8 Strengthening Relationships Early intervention teacher: I felt as though I learnt more about the child but I also got to know more about the person who wrote it (the learning story) and what is important to that person. Teacher: An advantage of learning stories is the collaboration between everyone especially for EI team, making them look at a more holistic, broader sense. Hospital-based specialist: To share stories deepens a relationship, i.e. the childs relationship with other people. Mother: They (learning stories) seemed to bring out the actual enjoyment and the relationships they (the rest of the team) have with Joe and that made me feel good … you need more encouragement when you have a special needs child.

9 Combining Interests and Skills Speech language therapist: I gained far more information about Joes language than I could normally pick up and the context in which this communication occurs. Hospital-based professional: They (learning stories) forced me to document the positives but also considered she needed to know about the childs limitations – not as deficits but as constraints that should be acknowledged when planning.

10 While Nellie was on the pony [supportive walking equipment] something wonderful happened. Nellies activity caught the attention of two other friends. They immediately saw the potential of her being able to play more freely. They asked me if they could take her to the family area, they stood either side of Nellie, held her hands and walked over there. In their game Nellie was a beautiful ladybird, she held her head high. Nellie was turning her head to look at who was talking to her. Nellies response made it obvious she was enjoying herself as were her friends. I felt very happy for Nellie, because at that moment my hands on assistance wasnt needed. Complementary Relationship of Interests and Skills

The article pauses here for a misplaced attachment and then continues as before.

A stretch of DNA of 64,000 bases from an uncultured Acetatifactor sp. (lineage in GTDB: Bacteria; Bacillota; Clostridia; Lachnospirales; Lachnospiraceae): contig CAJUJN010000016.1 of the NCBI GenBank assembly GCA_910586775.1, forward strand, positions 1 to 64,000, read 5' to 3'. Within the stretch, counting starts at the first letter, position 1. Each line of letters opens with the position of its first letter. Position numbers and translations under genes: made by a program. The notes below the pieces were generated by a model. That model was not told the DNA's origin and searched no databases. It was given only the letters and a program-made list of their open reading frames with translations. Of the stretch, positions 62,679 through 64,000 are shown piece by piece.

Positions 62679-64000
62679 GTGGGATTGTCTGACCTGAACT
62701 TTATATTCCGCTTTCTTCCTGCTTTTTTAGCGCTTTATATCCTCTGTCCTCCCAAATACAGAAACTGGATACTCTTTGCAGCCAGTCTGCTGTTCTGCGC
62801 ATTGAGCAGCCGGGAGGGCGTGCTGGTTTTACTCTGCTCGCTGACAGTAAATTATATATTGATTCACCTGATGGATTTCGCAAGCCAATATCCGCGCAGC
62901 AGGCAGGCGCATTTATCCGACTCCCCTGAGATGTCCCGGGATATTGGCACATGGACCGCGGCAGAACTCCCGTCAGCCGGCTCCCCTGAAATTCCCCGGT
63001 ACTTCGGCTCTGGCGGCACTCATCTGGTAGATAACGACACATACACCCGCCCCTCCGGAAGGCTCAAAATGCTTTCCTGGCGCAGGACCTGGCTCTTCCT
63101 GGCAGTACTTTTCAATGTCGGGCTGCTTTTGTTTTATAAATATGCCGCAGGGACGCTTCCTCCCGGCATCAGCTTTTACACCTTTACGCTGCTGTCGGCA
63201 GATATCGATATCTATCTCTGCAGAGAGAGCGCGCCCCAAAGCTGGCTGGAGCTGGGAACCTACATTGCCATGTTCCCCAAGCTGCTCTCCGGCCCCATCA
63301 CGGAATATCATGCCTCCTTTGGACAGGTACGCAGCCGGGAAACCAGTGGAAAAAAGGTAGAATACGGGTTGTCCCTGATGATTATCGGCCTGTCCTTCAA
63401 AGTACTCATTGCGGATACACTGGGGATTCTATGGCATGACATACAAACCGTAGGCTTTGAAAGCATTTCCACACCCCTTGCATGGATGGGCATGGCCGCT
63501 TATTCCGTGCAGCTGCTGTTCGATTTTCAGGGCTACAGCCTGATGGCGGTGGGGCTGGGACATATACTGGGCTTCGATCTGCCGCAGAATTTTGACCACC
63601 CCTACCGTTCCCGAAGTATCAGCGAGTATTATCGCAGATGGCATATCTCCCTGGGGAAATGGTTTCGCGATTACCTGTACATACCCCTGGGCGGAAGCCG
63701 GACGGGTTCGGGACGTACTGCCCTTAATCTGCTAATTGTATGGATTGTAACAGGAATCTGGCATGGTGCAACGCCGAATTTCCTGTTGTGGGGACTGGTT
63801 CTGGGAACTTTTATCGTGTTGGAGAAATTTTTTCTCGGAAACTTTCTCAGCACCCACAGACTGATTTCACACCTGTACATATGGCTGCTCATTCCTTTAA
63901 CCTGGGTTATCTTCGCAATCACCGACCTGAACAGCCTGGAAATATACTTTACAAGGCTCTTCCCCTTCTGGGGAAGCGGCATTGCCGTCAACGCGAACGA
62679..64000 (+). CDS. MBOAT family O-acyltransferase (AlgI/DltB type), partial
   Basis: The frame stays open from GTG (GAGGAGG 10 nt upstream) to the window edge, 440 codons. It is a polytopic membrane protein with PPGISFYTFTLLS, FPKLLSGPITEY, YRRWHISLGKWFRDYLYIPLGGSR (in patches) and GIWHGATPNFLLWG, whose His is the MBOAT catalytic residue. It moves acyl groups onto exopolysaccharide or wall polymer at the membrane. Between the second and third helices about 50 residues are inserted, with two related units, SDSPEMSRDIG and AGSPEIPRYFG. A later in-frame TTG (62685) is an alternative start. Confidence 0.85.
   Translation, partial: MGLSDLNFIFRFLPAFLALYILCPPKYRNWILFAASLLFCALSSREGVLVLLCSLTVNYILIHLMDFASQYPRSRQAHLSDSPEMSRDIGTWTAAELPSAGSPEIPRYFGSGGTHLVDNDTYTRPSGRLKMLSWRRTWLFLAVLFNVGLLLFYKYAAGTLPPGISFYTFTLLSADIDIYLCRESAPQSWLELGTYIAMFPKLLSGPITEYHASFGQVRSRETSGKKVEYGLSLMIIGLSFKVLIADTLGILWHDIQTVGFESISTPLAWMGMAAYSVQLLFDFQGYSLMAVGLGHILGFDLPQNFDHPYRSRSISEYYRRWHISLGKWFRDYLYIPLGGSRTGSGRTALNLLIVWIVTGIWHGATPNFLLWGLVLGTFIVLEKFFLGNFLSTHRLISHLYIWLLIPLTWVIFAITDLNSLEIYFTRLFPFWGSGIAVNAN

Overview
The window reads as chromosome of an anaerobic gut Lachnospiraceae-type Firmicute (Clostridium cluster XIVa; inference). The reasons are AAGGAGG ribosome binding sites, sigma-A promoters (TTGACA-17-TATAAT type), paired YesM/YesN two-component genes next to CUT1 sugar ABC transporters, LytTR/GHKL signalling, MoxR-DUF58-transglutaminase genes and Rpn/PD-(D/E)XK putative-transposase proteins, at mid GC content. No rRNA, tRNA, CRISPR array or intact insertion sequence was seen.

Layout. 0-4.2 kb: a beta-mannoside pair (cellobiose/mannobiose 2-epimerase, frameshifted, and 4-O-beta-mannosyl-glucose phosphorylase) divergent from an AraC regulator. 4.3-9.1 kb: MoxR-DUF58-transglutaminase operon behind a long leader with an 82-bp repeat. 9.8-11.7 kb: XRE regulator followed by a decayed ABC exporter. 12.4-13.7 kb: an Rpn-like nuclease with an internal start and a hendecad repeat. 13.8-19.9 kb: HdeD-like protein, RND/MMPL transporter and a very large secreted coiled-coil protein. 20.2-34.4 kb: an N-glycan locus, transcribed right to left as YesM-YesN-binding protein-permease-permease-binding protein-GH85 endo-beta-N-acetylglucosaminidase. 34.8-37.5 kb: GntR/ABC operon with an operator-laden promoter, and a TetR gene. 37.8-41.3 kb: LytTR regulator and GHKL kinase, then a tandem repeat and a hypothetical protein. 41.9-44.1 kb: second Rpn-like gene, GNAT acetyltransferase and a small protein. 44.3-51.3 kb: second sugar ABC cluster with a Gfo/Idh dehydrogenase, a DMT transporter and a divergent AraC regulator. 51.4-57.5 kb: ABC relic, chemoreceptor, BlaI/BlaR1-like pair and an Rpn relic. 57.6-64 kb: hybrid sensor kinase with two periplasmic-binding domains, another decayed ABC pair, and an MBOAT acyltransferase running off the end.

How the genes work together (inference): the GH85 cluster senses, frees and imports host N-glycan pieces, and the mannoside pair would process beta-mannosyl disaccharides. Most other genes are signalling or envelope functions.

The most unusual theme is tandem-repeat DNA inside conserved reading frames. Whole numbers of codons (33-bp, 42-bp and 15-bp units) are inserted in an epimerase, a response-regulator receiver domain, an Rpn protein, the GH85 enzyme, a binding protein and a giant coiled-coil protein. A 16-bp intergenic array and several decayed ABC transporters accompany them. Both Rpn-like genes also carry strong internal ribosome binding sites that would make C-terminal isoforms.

11 Promotes shared understandings between team members; Strengthens relationships between the child and team members and within teams; Facilitates use of collaborative pedagogical strategies and knowledge by teachers and support workers; Acknowledges and strengthens parents understandings and contribution to planning; Contextualises EI professionals focus on skills. Learning Stories Assessment

12 EI specialists may not be ready to acknowledge implications of collaboration for their role. Integrated professional development is needed to facilitate change to assessment practices. Narrative assessment has potential to strengthen culturally-sensitive assessment and services. Structural barriers may inhibit collaborative approaches. Collaborative approaches involve ethical issues: whose voice is acknowledged? Challenges for an Inclusive Early Intervention Policy